Saturday, February 9, 2019

"The Lord is My Shepherd; there is nothing I shall want"

In today's first reading, Hebrews 13: 15-17, 20-2, Paul prays for us as follows: May the God of peace, who brought up from the dead the great shepherd of the sheep by the Blood of the eternal covenant, furnish  you with all that is good, that  you may do his will, May he carry out in you what is pleasing to him through Jesus Christ, to whom be glory forever and ever. Amen."

Let that prayer  be ours for each of our family members, our relatives, those serving us in our government--our president, members of congress, our governors and mayors--those in the military, in teaching and medical professions, in financial institutions, our priests and ministers, our bankers and all service entities. "Furnished with all that is good" empowers us to be doers of good deeds, as was Jesus, our Good Shepherd!  May each of us be given the graces we need to be loyal disciples of Jesus and who, like Jesus, carry out the will of His Father and ours!

In today's responsorial psalm, Psalm 23, we pray as follows:  "The Lord is my shepherd; there is nothing I shall want."  Nothing! Absolutely nothing!  If I truly believed that, would I fret about the coming day or an event that weighs heavily upon me?  Would young parents, no matter how the child was  conceived, ever, ever think of killing that child in the mother's womb, if each or one of them believed: "The Lord is my shepherd; there is nothing I shall want"? Would a desperate breadwinner resort to committing theft, if he/she prayed: "The Lord is my shepherd; there is nothing I shall want." Would anyone resort to deception, corruption, or any kind of criminal activity if he/she believed this prayer?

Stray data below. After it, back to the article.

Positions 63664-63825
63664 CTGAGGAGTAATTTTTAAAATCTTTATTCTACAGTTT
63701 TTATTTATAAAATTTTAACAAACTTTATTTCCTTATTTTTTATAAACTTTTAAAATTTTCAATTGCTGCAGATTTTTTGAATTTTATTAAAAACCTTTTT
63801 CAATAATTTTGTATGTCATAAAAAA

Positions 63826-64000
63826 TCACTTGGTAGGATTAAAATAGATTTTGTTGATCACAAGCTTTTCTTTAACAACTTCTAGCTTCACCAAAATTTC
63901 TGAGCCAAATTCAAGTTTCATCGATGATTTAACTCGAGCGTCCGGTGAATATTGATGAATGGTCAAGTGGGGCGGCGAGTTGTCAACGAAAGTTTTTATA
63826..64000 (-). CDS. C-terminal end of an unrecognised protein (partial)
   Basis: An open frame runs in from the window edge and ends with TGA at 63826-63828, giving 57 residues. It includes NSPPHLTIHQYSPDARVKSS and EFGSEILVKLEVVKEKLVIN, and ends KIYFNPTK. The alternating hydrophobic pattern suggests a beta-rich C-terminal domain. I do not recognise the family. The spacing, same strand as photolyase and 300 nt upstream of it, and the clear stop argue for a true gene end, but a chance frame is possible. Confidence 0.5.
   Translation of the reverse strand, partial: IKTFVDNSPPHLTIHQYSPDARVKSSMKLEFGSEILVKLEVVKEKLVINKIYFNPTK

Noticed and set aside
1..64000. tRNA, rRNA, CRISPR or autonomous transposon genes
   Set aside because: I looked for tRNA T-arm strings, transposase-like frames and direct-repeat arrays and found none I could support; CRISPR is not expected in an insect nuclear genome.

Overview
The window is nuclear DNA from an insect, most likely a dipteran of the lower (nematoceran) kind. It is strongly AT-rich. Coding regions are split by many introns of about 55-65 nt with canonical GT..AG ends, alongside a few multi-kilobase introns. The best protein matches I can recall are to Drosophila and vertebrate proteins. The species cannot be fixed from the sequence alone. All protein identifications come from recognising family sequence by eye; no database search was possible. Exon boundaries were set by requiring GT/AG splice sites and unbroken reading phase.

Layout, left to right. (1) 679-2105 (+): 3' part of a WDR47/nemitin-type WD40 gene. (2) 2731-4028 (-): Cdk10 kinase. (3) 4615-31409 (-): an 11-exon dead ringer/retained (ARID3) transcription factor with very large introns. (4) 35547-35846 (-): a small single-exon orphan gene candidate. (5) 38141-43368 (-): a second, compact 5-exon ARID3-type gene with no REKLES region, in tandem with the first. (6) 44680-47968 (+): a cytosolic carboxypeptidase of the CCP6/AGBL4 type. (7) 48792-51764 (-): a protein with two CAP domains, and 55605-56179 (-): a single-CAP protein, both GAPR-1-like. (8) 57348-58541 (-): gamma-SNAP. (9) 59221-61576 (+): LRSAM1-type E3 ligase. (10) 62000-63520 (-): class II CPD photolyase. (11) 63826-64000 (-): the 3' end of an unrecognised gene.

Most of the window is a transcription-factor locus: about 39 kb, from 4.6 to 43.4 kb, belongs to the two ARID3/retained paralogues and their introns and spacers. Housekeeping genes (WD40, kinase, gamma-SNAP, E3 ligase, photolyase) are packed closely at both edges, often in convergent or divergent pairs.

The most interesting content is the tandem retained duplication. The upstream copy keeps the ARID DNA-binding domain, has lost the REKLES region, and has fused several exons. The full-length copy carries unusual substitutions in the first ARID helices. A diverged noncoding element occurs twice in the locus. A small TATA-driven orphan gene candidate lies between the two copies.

To nurture and deepen our faith in the Good Shepherd, to be unshaken in our belief that God will "furnish us with all that is good that [we] may do his will," and that, given that Jesus is Shepherd who looks after us, "there is nothing [we] shall lack" nor or in the future, underscore the importance of stepping aside from our busyness each day to commune with the Lord!  In today's Gospel, Mark 6: 30-34, Jesus says to His disciples, after a busy day: "Come away by yourselves to  deserted place and rest a while."  In another scripture, Matthew 11: 28-30, Jesus says to us:  "Come to me, all you who are weary and burdened, and I will give you rest."  Let us do that if only for 5-10 minutes each day, opening the Bible, for instance, to one's favorite psalm, letting God know that you need His help to stay focused on Him and not obsess about your problems!   Problems come and go; God stands firm forever at our right and left side, holding us by the hand, waiting for us to notice Him!

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